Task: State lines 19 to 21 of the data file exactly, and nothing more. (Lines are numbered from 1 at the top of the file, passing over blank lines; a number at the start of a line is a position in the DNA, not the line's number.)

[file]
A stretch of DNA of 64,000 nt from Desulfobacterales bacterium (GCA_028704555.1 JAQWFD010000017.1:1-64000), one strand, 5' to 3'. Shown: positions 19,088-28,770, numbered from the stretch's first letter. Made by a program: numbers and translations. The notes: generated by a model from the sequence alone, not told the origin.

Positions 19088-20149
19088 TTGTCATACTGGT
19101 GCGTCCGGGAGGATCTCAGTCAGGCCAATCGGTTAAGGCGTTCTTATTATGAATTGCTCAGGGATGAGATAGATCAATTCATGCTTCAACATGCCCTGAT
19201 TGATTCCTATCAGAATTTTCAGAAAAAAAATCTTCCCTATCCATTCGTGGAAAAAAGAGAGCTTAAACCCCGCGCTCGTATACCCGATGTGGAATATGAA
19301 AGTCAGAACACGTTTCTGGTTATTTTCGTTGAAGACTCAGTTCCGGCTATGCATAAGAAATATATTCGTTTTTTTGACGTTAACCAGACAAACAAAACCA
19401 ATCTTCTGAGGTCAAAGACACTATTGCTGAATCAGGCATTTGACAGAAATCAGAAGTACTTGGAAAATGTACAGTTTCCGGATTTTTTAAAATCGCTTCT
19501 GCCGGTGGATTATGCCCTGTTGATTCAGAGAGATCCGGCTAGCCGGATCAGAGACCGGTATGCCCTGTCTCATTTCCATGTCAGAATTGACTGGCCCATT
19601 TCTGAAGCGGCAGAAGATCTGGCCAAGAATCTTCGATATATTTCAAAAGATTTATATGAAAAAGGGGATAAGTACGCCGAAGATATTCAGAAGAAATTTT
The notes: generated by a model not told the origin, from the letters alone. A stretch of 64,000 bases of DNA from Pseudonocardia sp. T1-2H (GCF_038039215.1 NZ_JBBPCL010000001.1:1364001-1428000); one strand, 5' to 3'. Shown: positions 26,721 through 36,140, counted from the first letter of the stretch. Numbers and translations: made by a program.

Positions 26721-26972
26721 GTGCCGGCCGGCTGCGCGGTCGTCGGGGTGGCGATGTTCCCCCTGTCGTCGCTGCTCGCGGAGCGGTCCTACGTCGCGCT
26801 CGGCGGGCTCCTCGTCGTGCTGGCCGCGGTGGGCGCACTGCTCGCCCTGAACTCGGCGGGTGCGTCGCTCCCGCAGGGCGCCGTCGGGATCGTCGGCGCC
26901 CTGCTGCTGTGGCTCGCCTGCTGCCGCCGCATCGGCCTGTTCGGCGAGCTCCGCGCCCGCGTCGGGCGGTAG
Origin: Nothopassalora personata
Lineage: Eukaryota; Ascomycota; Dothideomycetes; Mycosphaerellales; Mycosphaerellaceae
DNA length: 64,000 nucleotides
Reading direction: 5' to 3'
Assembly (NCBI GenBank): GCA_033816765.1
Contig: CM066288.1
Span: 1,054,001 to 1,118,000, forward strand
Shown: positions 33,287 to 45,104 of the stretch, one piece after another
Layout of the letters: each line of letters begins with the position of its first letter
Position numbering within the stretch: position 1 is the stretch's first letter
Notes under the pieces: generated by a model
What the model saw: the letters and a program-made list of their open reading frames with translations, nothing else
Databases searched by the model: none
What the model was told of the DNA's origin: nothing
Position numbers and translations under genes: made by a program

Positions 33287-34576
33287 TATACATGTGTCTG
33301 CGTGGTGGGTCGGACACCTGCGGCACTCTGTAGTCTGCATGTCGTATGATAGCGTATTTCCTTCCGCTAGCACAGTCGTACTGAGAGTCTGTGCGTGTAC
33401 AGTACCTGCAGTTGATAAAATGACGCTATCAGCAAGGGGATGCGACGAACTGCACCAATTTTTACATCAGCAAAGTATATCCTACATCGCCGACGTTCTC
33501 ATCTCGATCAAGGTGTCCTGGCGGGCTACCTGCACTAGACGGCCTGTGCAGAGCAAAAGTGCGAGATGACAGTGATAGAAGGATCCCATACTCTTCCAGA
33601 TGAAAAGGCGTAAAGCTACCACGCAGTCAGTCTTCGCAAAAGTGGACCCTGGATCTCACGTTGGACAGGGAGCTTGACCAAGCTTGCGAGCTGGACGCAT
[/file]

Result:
Assembly (NCBI GenBank): GCA_033816765.1
Contig: CM066288.1
Span: 1,054,001 to 1,118,000, forward strand